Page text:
French Abuse Case Raised Fears about Professional Secrecy

Would Hinder Church's Reform Effort, Some Say

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PARIS, NOV. 12, 2002 (Zenit.org).- When France faced a clerical sex-abuse case last year, the clash between civil and ecclesiastical authorities also raised concerns about professional secrecy.



On Sept. 4, 2001, a French court sentenced Bishop Pierre Pican of Bayeux-Lisieux to a three-month suspended prison term for not reporting a priest of his diocese who had committed acts of pedophilia.

The prelate's attorney, Thierry Massis, told ZENIT that the sentence implied "a curtailing of the area of professional secrecy," between a priest and his bishop. It was the first time that a bishop was sentenced by the country's judiciary since the French Revolution.

Bishop Pican was accused of not reporting Father René Bissey's acts of pedophilia to the judiciary, acts that the priest told the bishop in private, but not in the confessional. The priest was sentenced to 18 years in prison in October 2000 by the High Court of Calvados.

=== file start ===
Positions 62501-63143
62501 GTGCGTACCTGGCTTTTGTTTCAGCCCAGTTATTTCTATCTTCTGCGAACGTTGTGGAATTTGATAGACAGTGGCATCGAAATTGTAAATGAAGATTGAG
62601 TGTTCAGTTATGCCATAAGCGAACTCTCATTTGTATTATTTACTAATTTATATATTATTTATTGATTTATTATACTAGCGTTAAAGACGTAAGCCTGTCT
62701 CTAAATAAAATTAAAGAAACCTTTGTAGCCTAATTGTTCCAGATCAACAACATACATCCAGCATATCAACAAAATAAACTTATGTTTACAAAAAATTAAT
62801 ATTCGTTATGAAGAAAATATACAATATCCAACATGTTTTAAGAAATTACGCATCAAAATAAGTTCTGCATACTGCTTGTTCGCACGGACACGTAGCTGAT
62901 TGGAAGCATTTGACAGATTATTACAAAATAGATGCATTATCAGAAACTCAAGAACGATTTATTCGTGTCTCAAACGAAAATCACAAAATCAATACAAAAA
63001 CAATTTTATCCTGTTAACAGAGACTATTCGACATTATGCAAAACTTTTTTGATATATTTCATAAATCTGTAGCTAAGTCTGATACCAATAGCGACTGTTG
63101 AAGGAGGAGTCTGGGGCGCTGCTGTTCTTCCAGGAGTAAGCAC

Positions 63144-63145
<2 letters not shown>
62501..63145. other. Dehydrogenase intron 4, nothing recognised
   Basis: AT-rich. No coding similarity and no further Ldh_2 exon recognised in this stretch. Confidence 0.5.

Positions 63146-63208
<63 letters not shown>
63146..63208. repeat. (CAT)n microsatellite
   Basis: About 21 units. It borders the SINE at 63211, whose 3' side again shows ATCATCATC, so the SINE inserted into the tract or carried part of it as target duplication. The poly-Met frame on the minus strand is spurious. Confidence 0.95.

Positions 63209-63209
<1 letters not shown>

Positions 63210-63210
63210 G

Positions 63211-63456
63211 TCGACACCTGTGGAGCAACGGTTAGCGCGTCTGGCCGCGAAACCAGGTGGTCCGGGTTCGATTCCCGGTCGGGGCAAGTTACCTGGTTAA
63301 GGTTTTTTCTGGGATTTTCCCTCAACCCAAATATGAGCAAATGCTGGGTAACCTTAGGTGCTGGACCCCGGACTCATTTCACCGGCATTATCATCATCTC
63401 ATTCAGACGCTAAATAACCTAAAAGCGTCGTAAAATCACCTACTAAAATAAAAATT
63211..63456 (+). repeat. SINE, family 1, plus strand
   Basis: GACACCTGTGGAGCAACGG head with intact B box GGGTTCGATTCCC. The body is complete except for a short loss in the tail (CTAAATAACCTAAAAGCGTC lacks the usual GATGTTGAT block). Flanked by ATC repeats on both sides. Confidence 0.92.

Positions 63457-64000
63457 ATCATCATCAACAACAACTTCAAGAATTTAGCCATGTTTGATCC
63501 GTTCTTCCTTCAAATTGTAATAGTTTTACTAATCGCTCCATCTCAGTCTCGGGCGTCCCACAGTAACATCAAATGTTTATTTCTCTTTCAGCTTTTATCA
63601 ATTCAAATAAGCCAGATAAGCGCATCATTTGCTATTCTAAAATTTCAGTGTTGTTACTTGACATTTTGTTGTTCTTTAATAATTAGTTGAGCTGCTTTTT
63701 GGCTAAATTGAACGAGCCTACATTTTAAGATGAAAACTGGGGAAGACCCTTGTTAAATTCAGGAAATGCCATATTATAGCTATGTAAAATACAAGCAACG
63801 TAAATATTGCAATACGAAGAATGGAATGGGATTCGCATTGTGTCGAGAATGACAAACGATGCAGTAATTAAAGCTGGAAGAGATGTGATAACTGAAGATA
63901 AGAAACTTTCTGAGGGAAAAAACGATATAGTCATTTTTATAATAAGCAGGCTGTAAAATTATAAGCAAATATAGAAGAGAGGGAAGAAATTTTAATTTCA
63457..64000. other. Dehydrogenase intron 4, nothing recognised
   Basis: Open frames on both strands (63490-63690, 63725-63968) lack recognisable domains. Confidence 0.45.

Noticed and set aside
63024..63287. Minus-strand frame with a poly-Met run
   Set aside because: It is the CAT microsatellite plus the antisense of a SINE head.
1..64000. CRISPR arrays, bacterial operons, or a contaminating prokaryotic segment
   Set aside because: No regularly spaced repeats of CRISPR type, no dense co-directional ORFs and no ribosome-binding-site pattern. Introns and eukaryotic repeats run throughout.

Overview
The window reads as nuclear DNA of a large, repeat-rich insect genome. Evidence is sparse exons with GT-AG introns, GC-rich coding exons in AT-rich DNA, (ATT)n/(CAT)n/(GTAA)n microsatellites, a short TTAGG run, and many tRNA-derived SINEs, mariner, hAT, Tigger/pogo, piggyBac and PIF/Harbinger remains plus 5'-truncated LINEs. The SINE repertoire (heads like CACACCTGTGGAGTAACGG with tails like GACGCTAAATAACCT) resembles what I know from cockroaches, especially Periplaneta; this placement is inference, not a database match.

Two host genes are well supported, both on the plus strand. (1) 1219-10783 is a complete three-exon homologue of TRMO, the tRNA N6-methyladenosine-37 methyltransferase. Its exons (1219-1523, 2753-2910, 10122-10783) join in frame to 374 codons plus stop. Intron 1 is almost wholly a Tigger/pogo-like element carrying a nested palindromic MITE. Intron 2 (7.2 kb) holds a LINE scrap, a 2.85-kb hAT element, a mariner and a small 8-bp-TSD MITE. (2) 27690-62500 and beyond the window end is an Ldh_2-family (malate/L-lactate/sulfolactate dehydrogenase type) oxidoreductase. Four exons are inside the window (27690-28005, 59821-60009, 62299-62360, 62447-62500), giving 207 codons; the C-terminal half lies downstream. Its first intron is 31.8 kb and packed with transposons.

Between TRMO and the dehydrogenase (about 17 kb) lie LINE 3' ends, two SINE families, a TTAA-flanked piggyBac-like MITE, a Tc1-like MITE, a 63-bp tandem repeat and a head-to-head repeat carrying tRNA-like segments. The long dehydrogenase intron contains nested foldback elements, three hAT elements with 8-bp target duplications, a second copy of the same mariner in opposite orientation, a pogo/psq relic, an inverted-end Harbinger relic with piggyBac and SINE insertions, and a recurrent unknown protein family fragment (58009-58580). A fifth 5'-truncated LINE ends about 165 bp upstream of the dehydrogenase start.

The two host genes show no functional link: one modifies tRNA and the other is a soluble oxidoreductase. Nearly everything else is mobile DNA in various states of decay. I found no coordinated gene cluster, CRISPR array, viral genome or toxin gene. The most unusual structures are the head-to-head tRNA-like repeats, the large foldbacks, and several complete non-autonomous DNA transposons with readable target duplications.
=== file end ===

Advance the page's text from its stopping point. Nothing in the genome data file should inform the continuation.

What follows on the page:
Bishop Pican acknowledged during the trial that he was mistaken when evaluating the priest's acts, as he did not think they were so grave.

In December 1996, when the bishop learned about the accusations, "the priest was on the verge of suicide," he said. Because of this, he thought that rather than reporting him to the police, it was more important to offer him help, removing him from the parish and having him admitted to a clinic.

In fact, from the moment the bishop was aware of the priest's case, Father Bissey did not commit such acts again, attorney Massis said.

Following the conviction, Cardinal Louis-Marie Billé, at that time the president of the French bishops' conference, publicly defended the realm of professional secrecy, which, he believed was being threatened by the country's judiciary.

"When an ecclesiastical judge knows that his notes and conclusions can be shown with impunity before a criminal jurisdiction, he will lose the necessary freedom of action. He will find an obstacle. And it is precisely freedom of worship that is under discussion," the cardinal said, when he addressed the Conference's Plenary Assembly, held at Lourdes last November. The cardinal died last March.

Cardinal Billé also denounced the police's search, without prior warning, of the archives of the ecclesiastical tribunal of Lyon, where he was archbishop.

"By deliberately denying the professional secrecy of the ministers of worship, the judiciary will impede the Church from assuming its own responsibilities and collaborating in the search for the truth," Cardinal Billé had observed.